VRgineers were at CES this month touting their XTAL virtual reality headset, a professional and industrial-grade device already in use by the U.S. Department of Defense and major aircraft manufacturers.
XTAL at CES
XTAL boasts the industry’s best 8K resolution with a set of professional features Architosh has only seen in the VR headset world with Varjo’s VR-1. The device is also optimized for the world’s most powerful GPUs like NVIDIA’s Quadro RTX 8000.
“Our customers are using the latest cutting edge technologies, so they expect the best from their VR solutions,” says Marek Polcák, VRgineers CEO and co-founder. “That means solutions optimized for the latest NVIDIA RTX cards with VirtualLink embedded. The latest generation of XTAL VR headset is the only solution today that meets these needs with 8K resolution.”
VRgineers introduced the original XTAL headset two years ago. Their target markets included professional designers, engineers, pilots, doctors, and trainers who require superior image quality and accuracy in a virtual environment. XTAL delivers a wide field-of-view (FoV), easy integration, and data security.
The VRgineers XTAL headset shown at CES goes even further after two years of existence, introducing a set of breakthrough technologies:
- High-density LCD displays with an unbeatable resolution at 8K
- Foveated rendering capabilities
- AR mixed reality module add-on
- Improved lenses with 180-degree FOV
- Eye-tracking technology capable of running up to 210 FPS
- Highly accurate Leap Motion sensors
- Unique VirtualLink capable implemented
- Easy embedding to a helmet for simulators
XTAL is the world’s first VR headset on the market to feature an embedded VirtualLink capable manufactured by BizLink. The new technology is an open standard developed to meet the connectivity requirements of current and next-generation virtual reality headsets.
VirtualLink is a standards-based USB Type-C™ solution designed to deliver the power, display, and data required to power VR headsets through a single USB Type-C connector, providing a durable and simple connection. Instead of as many six cables, VirtualLink-enabled systems like XTAL only require a single capable to connect their systems.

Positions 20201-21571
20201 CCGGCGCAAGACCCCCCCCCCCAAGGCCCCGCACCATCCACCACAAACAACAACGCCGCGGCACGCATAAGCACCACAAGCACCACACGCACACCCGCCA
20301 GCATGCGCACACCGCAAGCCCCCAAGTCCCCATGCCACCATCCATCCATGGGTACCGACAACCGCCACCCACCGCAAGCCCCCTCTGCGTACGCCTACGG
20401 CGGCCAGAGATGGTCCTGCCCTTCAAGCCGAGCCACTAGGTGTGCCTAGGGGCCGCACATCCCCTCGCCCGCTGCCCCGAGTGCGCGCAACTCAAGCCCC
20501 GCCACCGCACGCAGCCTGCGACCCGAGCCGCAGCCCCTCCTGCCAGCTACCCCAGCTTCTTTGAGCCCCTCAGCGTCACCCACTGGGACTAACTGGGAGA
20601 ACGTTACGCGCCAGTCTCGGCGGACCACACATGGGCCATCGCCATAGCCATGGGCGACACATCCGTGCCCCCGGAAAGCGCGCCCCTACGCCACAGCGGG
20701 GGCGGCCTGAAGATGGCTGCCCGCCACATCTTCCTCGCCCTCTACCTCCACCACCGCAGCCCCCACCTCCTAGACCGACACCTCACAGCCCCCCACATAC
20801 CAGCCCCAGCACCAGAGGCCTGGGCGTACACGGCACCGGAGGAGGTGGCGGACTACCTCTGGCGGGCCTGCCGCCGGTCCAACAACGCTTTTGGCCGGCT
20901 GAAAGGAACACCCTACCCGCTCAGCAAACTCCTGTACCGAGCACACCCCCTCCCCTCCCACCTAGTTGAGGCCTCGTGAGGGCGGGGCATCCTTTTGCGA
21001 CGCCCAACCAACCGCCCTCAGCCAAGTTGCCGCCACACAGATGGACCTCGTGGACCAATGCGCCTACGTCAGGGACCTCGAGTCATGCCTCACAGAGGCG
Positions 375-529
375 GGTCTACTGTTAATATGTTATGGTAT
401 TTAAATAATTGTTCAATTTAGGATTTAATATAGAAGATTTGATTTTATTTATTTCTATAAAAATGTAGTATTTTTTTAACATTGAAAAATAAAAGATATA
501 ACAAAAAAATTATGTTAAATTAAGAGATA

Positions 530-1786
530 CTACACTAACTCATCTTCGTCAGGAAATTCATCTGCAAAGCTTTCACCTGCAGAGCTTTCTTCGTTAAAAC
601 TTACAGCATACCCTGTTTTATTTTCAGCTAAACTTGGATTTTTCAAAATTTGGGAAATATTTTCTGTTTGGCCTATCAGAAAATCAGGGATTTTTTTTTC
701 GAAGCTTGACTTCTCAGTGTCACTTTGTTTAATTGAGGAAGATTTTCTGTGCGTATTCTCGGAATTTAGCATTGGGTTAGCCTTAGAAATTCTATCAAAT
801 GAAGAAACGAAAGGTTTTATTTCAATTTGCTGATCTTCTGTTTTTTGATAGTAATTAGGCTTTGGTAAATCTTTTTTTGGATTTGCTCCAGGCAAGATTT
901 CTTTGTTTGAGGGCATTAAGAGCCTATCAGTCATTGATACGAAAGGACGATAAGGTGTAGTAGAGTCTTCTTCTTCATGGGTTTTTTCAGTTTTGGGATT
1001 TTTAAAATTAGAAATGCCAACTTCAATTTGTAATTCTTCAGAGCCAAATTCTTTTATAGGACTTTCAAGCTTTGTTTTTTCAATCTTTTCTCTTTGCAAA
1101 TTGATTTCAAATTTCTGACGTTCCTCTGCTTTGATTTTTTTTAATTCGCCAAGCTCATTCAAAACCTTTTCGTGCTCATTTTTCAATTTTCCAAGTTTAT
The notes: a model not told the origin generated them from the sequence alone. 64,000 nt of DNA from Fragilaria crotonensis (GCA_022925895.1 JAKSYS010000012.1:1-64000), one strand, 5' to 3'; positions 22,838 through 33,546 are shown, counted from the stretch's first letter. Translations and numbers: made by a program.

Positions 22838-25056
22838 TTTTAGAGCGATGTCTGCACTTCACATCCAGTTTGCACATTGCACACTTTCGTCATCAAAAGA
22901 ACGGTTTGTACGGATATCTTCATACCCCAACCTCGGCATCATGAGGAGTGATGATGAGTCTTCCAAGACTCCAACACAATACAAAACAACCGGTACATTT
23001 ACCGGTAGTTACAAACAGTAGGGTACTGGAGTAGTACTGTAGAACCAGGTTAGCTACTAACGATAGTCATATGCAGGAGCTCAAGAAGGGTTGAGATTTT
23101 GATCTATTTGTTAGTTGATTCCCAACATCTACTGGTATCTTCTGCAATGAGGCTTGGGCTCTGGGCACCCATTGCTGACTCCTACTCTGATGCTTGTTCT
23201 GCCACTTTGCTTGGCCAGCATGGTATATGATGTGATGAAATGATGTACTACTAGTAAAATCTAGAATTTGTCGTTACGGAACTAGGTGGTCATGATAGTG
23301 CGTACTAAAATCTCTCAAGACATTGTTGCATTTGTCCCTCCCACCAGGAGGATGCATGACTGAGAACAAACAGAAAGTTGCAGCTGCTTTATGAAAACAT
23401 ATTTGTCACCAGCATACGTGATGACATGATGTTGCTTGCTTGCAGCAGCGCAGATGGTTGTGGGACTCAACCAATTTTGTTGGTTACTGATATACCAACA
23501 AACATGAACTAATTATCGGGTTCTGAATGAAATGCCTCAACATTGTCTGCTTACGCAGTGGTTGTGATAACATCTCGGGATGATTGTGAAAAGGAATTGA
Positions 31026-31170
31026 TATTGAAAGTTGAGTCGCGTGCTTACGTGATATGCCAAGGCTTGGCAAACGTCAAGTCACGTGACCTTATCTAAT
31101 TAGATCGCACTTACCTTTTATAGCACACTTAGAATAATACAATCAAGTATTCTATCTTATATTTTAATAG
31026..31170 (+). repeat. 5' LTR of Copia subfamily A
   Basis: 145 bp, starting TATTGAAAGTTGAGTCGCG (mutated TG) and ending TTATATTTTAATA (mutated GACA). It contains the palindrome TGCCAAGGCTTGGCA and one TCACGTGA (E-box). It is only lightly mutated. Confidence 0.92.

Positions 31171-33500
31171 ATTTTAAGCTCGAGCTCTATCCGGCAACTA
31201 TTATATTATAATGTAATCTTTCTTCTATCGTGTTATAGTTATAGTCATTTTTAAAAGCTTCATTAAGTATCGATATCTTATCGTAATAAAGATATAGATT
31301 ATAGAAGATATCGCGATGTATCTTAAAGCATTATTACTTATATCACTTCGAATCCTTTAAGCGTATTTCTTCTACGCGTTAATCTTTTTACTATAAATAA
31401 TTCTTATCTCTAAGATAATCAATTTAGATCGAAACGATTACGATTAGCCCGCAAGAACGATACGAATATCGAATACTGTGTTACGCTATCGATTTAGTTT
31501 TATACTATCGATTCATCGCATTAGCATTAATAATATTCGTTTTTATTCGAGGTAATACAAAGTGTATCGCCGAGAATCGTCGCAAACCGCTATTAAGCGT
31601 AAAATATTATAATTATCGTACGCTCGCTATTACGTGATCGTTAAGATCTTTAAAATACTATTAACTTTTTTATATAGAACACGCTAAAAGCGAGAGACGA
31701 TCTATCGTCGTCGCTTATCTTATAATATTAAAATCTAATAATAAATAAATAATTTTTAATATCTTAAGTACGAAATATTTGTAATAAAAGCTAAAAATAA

VRgineers says XTAL is being used for training simulations by the United States Air Force for pilot training. The first to receive the new XTAL will be the Vance Airforce Base in Oklahoma, which ordered XTAL headsets as part of their complete upgrade to their training center. VRgineers are also participating in other US armed forces branches in other R&D initiatives.
“The feeling that I got while flying the F18A in full VR mode with XTAL is really astonishing. It was so close to reality that I felt I was inside the F18A. As a pilot, that is exactly what I need to feel for training purposes,” said Capt. Taimeir, a former F18 pilot with the Swiss Airforce, CEO Mirage Technologies.
To learn more about the XTAL headset visit VRgineers here.
Architosh Analysis and Commentary
CES this month brought up our first contact with the XTAL, a worthy competitor to Finland’s Varjo with its VR-1 and XR-1 headset technologies. The headset, like the VR-1 is over $5,000.USD, a fair price for an industrial-grade headset with eye-tracking technology accurate enough for flight simulation training programs.
An interesting facet about VRgineers is they are also European, like the Varjo folks. The company was founded in Prague and has two offices in the Czech Republic and one US office in Los Angeles, a curious location given their US government clients. Unlike the Finnish Varjo folks, this company doesn’t have any high-profile architects endorsing this headset and most information on its website is engineering and aerospace oriented. This isn’t to say architects are not using this device yet, only to suggest that perhaps the company, like its Finnish rival, has found solid interest in non-AEC realms like aerospace, defense industry, and engineering simulation industries.
MORE: Finland’s Varjo is a Game-Changer—VR-1 with Bionic Display Can Transform Industries
XTAL works with Leap Motion gear for integrated hand tracking. Varjo’s new VR-2 also uses this same technology which readers can learn more about here. In terms of resolution, while large 8K resolution (4K in each eye) sounds amazing it is hard to compare this to Varjo’s headsets because their screen technology couples two displays with different resolutions at different points in the display. We only recently tried on the Varjo VR-1 at Autodesk University and it was devastatingly better than a Vive, for example. We imagine the XTAL is also remarkable and look forward to giving it a test run also. For now, it is exciting to see Varjo have some fellow European competition in the high-end of the virtual reality market.
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